The astonishing ceiling of the Hall of the Abencerrajes
Everyone realizes when they have reached the Patio of Lions.

Our tour guide assaulted the Arab Fort at Caesar-speed. We entered through a cavalry ramp and we passed by cement-capped wall footings of soldier barracks with barely the time to snap a photo. Our guide lingered for a moment atop a viewing deck that afforded a fantastic view of the city below. I would have enjoyed a few moments with my zoom lens, but i was just starting to realize the extent of Natasha’s ankle damage, and I had no clues from the guide’s monologue whether or not I would have time to switch lenses. In moments, he pulled us from the platform, back through the ruins to the other side, where he pointed to the snowy mountains in the distance and talked about the climate and North Africa, which is really not so very far away. Gibraltar is only 113 miles from Granada, as the crow flies.

Layers upon layers of decoration
The Tower of the Ladies comes with its own reflecting pool.

Our look at the Carlos V palace was very brief, taking us into the central atrium, ringed by Romanesque columns. Natasha and I returned to the building later to visit its Alhambra museum, and I am very glad we did. We got the chance to see beautifully-carved rafters that had been pulled from the earliest parts of Arabic Alcazar at Cordoba (not Alcazar of the Christian Kings). A gorgeous marble basin that had been plundered from the Madinat Al-Zahra by Berbers was there, too, showing the caliph as a mighty lion devouring prey. They even featured a yamur (top spire) of the Mezquita at Almonzara that had been appropriated by Christians to stand atop Iglesia Santa Ana (on Plaza Nueva in Granada). If we had stayed with out tour group, we would never have seen these artifacts. As matters stood, we did not have much time in the museum since its winter hours end at 6 P.M. We entirely missed our chance to see the Fine Arts Museum in the same building, and no photos were allowed in the Alhambra museum.

This Summer Palace is entirely unlike the one in Beijing!
These wall footings of the medina would once have been next door to the mosque. St. Mary’s put an end to that.

Naturally, Natasha and I have seen quite a lot of Mudejar and Andalusian interior decorating in our visits to Cordoba, Seville, and Granada. I would particularly point to the Mezquita at Cordoba, the Alcazar at Seville (though created for a Christian king), and the Nasrid Palace at Granada. The last two of these sites have the most in common, but Alhambra’s Nasrid Palace is on a grander scale and in better condition than Seville’s Alcazar. The vivid patios and powerful ceremonial spaces of the Alhambra Nasrid Palaces speak to an artistic sensibility that hangs together through this part of the complex. All too soon, however, our tour moved into the royal living spaces, and they no longer bear walls of carved plaster, painted wood, or amazing crenelated ceilings. The tour takes one through many elegant and even astonishing chambers, but only a small part of the Sabika hilltop is the mind-blowing beauty that we associate with the name “Alhambra.”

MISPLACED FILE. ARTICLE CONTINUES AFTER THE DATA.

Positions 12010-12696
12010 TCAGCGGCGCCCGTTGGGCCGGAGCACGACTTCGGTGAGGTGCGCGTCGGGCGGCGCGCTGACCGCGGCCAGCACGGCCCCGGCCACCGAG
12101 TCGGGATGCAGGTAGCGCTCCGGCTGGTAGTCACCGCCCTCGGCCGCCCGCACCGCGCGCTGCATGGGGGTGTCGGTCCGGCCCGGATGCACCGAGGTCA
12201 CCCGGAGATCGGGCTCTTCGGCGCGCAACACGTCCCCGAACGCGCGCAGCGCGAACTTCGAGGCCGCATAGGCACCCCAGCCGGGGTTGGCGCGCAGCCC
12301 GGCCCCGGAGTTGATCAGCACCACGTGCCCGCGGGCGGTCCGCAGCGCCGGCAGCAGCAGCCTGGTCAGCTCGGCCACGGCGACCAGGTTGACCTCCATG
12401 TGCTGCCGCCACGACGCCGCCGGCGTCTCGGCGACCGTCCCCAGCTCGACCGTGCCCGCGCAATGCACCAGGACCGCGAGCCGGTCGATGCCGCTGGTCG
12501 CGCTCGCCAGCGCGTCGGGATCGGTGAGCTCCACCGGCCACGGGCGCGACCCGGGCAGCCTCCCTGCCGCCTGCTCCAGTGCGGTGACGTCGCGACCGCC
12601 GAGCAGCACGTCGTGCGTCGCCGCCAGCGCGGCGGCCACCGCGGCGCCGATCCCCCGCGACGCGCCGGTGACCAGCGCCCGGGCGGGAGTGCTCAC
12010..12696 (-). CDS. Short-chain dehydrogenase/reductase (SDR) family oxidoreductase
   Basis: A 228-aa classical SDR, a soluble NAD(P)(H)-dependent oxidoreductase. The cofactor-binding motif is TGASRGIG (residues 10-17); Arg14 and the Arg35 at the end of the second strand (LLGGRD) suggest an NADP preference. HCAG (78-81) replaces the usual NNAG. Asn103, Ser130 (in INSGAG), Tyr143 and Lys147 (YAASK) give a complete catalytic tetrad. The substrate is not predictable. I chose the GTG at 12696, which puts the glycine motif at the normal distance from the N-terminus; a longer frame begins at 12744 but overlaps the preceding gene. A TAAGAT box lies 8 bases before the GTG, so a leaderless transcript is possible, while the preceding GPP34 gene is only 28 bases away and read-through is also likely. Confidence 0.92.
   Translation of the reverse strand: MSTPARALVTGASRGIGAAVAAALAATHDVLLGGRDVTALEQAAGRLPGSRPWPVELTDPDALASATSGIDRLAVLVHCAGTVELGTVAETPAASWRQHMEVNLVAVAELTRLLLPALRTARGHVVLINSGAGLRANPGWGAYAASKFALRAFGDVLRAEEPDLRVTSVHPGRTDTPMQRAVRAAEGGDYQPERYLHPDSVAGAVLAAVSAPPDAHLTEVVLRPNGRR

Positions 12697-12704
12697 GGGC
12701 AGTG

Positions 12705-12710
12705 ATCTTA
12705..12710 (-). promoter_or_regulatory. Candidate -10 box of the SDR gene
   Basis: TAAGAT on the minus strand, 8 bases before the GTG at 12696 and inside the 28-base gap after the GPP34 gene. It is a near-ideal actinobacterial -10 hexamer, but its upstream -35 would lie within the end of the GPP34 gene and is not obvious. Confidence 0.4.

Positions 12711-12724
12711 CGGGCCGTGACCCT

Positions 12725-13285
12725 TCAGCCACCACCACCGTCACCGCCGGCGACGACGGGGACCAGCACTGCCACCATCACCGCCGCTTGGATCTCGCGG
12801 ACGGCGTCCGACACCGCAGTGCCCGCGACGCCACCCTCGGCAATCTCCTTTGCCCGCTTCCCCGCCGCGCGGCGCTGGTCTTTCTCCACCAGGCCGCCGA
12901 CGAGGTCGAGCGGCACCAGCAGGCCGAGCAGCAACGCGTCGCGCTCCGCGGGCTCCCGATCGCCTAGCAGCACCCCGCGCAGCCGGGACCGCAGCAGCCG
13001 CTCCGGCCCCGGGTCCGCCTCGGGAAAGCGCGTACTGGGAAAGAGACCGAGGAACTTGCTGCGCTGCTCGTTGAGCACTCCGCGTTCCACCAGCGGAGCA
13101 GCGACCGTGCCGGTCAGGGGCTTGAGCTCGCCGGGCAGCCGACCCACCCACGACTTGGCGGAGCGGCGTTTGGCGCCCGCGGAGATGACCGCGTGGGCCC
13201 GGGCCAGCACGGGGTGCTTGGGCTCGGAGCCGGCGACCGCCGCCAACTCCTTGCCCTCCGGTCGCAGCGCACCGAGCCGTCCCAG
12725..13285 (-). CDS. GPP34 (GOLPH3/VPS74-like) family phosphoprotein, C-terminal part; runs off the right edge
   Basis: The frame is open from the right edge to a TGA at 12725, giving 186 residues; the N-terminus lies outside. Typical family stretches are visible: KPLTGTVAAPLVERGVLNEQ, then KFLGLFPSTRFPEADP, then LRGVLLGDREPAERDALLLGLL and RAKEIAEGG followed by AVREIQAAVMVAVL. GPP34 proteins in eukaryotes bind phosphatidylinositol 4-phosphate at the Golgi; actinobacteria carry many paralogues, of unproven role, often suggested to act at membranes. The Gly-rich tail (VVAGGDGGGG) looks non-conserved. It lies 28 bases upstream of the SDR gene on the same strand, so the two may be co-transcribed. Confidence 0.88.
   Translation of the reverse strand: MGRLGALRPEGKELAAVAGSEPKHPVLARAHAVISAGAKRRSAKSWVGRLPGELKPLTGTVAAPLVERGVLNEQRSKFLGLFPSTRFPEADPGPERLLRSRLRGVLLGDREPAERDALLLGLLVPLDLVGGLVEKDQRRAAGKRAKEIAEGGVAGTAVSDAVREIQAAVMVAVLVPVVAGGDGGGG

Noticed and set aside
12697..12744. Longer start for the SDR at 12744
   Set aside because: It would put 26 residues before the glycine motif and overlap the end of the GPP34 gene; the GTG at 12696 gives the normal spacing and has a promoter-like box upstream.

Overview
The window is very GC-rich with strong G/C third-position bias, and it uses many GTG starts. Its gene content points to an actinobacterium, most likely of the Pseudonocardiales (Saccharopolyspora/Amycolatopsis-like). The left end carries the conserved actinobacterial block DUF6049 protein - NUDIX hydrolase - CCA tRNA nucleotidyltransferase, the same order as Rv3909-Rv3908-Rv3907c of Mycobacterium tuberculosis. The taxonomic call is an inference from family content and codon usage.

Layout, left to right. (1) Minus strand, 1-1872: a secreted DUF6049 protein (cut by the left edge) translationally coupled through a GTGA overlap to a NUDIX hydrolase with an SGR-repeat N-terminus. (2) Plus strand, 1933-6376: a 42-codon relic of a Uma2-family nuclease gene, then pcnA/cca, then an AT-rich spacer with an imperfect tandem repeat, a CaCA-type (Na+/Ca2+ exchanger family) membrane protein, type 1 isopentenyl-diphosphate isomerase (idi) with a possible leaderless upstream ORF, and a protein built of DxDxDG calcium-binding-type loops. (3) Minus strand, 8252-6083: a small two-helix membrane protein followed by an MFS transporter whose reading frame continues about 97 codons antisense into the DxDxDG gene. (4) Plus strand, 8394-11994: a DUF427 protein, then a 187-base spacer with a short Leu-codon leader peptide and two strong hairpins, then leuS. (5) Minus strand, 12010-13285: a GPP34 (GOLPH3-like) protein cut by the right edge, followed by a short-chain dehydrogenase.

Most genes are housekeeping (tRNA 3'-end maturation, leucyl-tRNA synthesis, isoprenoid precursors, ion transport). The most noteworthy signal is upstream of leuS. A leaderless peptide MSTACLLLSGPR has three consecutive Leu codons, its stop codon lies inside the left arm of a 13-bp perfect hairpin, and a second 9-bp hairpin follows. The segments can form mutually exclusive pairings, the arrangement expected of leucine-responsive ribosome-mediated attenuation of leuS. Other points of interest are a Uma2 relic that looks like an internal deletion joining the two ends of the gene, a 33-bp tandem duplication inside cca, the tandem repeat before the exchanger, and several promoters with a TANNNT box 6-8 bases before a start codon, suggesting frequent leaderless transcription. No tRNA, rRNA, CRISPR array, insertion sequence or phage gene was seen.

[Postscript: Are you interested in the gardens of Alhambra? I suggest you read this retrospective from a 40-year veteran of the gardens!]

Granada: Encountering the Muslim past

An index to blog posts from our Spain trip can be found on the first entry.

In Granada, you are likely to hear two names in connection with the buildings from the Emirate: Yusuf I and Muhammad V. These two sultans consecutively ruled Granada from 1333 to 1391, except for a three-year period when civil conflict caused Muhammad V to take refuge at the Seville Alcazar and with the Marinid court in Fez, Morocco. Yusuf I became sultan when his brother was murdered, and Muhammad V became sultan when his father Yusuf I was murdered while at prayers in 1354. As you can see, ruling the Emirate of Granada was not for the faint-hearted!